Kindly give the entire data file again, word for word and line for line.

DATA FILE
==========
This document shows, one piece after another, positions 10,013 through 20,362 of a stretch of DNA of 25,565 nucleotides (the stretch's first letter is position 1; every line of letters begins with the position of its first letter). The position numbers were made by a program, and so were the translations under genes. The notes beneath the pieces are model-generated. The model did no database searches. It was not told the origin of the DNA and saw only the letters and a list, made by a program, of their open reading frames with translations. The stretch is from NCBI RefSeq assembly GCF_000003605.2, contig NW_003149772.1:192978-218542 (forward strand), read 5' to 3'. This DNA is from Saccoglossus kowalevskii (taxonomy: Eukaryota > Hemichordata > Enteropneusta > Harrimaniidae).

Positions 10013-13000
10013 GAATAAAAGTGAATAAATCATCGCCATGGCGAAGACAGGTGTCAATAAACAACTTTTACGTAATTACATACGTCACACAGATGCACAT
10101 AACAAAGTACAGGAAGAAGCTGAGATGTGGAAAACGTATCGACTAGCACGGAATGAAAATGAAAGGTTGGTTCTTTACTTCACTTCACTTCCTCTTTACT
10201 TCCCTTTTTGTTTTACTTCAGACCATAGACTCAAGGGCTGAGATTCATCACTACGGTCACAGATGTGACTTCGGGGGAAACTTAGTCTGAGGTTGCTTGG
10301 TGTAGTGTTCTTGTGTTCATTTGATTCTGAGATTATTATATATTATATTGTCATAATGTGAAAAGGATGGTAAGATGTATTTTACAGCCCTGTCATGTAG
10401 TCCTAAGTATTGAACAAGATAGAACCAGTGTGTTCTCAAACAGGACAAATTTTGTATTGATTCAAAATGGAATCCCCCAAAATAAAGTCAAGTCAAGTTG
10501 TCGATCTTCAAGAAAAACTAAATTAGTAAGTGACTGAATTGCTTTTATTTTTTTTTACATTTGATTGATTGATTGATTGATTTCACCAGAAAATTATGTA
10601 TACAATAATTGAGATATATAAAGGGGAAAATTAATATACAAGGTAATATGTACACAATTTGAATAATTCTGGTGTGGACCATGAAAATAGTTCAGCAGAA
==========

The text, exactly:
This document shows, one piece after another, positions 10,013 through 20,362 of a stretch of DNA of 25,565 nucleotides (the stretch's first letter is position 1; every line of letters begins with the position of its first letter). The position numbers were made by a program, and so were the translations under genes. The notes beneath the pieces are model-generated. The model did no database searches. It was not told the origin of the DNA and saw only the letters and a list, made by a program, of their open reading frames with translations. The stretch is from NCBI RefSeq assembly GCF_000003605.2, contig NW_003149772.1:192978-218542 (forward strand), read 5' to 3'. This DNA is from Saccoglossus kowalevskii (taxonomy: Eukaryota > Hemichordata > Enteropneusta > Harrimaniidae).

Positions 10013-13000
10013 GAATAAAAGTGAATAAATCATCGCCATGGCGAAGACAGGTGTCAATAAACAACTTTTACGTAATTACATACGTCACACAGATGCACAT
10101 AACAAAGTACAGGAAGAAGCTGAGATGTGGAAAACGTATCGACTAGCACGGAATGAAAATGAAAGGTTGGTTCTTTACTTCACTTCACTTCCTCTTTACT
10201 TCCCTTTTTGTTTTACTTCAGACCATAGACTCAAGGGCTGAGATTCATCACTACGGTCACAGATGTGACTTCGGGGGAAACTTAGTCTGAGGTTGCTTGG
10301 TGTAGTGTTCTTGTGTTCATTTGATTCTGAGATTATTATATATTATATTGTCATAATGTGAAAAGGATGGTAAGATGTATTTTACAGCCCTGTCATGTAG
10401 TCCTAAGTATTGAACAAGATAGAACCAGTGTGTTCTCAAACAGGACAAATTTTGTATTGATTCAAAATGGAATCCCCCAAAATAAAGTCAAGTCAAGTTG
10501 TCGATCTTCAAGAAAAACTAAATTAGTAAGTGACTGAATTGCTTTTATTTTTTTTTACATTTGATTGATTGATTGATTGATTTCACCAGAAAATTATGTA
10601 TACAATAATTGAGATATATAAAGGGGAAAATTAATATACAAGGTAATATGTACACAATTTGAATAATTCTGGTGTGGACCATGAAAATAGTTCAGCAGAA